You’ve just spent an exasperating hour or more on the phone with a bubbly customer service representative. The reason for your call may or may not have been resolved. You’re frustrated and feeling like you’ve just been through the ringer. Not five minutes later, you receive a friendly email asking, “How was your experience?”
They’re everywhere. Every time. Every trip to a store. Every call to customer service. Every delivery from a retail shipping service. Every doctor appointment — including a trip to the lab for a simple blood draw. We’ve even received a customer survey email after simply picking up a coffee to go.
And there’s the one that finally prompted us to write this column: a dental appointment.
It comes in automated phone calls, emails and text messages. “How was your experience?” “Please take a few minutes to answer our survey, “We’d like your feedback…” and so on.
But the dentist — really? How do you think my experience was? I mean, it’s the dentist.
We’ve all watched the frequency of these customer feedback requests increase in recent years, most of us with some degree of irritation. Maybe just an eye roll, but at times, actual annoyance. Especially when we’ve just spent a torturous hour or more on the phone with an agent from our internet service provider who was going to be “happy to help” us but who did not even almost resolve our issue. We just look at each other and laugh. Do they really want us to tell them how our experience was and to rate our level of, uh, satisfaction with the service we received?
For the most part, and like many of you, we have largely ignored these relentless requests for feedback.
Then the pandemic hit. And we started thinking.
We remembered an occasion last year when our car battery died in front of Nugget market and our insurance company dispatched an on-the-spot battery replacement service. It was pouring rain that day. We recall the young man who tested and replaced our battery telling us when he was done (and soaking wet) that we would be receiving a request for feedback from his company and that “When we get anything less than excellent ratings on customer surveys it counts against us.” We of course don’t know if he was being 100% honest, but since we had indeed received excellent service we had no problem completing the survey and saying so.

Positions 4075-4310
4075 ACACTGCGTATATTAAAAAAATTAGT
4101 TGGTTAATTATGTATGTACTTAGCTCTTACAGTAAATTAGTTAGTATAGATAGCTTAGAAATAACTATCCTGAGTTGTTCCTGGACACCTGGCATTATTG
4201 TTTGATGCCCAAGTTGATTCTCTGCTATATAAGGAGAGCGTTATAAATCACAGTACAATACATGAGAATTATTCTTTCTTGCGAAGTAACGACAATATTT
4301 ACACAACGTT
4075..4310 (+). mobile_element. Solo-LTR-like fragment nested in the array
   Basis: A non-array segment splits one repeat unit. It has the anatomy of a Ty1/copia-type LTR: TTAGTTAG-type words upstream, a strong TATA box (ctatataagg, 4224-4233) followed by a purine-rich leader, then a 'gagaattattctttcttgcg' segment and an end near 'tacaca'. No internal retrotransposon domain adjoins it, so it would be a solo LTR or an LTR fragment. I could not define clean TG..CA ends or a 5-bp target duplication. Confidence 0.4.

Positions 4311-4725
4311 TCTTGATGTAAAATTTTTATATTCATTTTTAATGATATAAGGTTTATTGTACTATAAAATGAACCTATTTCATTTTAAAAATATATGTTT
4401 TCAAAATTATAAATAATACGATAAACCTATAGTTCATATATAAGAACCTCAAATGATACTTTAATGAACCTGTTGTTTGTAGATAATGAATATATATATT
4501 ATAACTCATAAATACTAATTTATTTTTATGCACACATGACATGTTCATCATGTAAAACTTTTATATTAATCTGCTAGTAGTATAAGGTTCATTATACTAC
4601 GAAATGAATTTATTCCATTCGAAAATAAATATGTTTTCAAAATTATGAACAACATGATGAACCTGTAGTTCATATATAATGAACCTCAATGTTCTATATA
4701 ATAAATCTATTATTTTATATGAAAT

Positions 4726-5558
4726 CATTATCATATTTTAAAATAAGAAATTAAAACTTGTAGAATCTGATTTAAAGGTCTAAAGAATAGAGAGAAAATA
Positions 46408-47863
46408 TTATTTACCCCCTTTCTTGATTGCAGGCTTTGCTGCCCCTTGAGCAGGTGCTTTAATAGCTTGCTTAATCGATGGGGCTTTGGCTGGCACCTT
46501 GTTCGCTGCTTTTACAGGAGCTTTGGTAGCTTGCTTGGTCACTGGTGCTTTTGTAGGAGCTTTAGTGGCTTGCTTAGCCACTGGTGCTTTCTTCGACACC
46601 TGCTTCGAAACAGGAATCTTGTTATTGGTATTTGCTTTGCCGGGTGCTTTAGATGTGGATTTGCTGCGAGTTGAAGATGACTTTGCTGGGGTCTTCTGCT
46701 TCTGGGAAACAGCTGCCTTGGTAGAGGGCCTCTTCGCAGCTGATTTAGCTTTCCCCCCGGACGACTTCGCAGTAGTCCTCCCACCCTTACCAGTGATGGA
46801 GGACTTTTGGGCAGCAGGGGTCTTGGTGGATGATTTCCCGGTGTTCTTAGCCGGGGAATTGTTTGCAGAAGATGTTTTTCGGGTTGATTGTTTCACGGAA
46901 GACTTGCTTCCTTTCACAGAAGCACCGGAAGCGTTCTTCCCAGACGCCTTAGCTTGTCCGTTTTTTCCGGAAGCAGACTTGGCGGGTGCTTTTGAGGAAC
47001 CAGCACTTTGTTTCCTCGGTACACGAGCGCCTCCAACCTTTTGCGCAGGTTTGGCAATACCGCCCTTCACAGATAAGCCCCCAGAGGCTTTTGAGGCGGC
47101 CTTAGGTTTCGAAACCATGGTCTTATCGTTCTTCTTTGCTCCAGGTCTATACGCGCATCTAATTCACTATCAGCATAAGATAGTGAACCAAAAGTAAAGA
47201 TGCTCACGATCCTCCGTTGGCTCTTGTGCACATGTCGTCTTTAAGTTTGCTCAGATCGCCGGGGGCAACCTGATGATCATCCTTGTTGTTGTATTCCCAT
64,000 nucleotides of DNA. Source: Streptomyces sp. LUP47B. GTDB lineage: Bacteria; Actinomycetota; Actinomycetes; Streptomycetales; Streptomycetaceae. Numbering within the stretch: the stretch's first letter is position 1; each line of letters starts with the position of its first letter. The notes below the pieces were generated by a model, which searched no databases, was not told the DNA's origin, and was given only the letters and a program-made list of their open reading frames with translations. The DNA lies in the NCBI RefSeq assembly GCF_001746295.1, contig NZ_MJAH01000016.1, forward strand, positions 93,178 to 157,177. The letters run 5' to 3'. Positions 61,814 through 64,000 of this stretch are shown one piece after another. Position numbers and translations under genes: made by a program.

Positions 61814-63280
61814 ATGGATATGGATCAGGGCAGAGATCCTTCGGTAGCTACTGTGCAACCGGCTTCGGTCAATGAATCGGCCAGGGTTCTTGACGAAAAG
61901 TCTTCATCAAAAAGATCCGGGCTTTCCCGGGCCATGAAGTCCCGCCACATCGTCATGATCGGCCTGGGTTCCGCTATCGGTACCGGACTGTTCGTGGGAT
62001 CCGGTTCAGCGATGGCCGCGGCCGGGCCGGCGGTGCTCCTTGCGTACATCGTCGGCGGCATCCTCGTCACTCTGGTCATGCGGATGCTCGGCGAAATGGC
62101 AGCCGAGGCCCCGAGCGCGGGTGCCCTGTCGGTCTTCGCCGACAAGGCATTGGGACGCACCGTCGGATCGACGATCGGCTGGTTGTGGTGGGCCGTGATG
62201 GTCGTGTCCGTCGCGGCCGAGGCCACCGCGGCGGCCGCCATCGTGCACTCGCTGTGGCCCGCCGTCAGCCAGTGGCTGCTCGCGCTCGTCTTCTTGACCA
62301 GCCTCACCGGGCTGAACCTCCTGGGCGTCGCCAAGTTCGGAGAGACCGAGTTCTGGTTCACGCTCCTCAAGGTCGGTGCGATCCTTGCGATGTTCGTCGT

So back to the pandemic. What if our willingness to answer these surveys does significantly impact the employee evaluations of those front line workers who deliver our packages, check us out at the pharmacy or grocery store, and tend to us at the doctor’s office? What if customer feedback does make a difference for their job standing or even their pay or chances of promotion? These folks step up every day, risking their health and that of their loved ones to an unknown degree. Every day. Perhaps it’s time to reconsider those surveys we’ve grown accustomed to ignoring.
So we pay more attention now. We’re more likely to take the time to say yes to a request for feedback. To give a thumbs up when a package we ordered has been delivered on time and right to our doorstep. To say OK when asked if we’d answer a few questions following a medical appointment.
We’re taking a little more time to do these things, not because this pandemic has us bored enough to do so (although we know a few folks who have developed a pandemic pastime of completing customer surveys!), but because we want to acknowledge those essential workers for their efforts. And if it does help them out in any way related to their job security or pay grade or opportunity for advancement, we certainly can take a few minutes to support them.
Not all “How was your experience?” notifications merit a response. Pandemic boredom notwithstanding, most of us don’t have the time or inclination to deal with the volume of survey requests we receive nowadays. If we have just ordered something online and the entire process was automated, we likely will delete the email that follows the transaction asking us to fill out a questionnaire regarding our experience. However, when the package arrives safely on our front porch we will gladly note our satisfaction with the delivery person when asked.
And if we’re not in a situation where we’ll be sent a survey, we’ll find another way, albeit small, to say thanks to someone on the front line. We’ve become more conscientious about tipping. For example, when a Trader Joe’s employee shops for us and brings the groceries out to our car. Or a Starbucks barista hands us our coffees at the drive-thru with a smile and wishes us a nice day.
As life lessons from the pandemic go, we’ve learned to pause and take a few extra minutes to recognize the good people who serve us on so many levels. It feels good, and it’s worth it.
But we’re still not sure what to say when the dentist’s email arrives asking, “How was your experience?”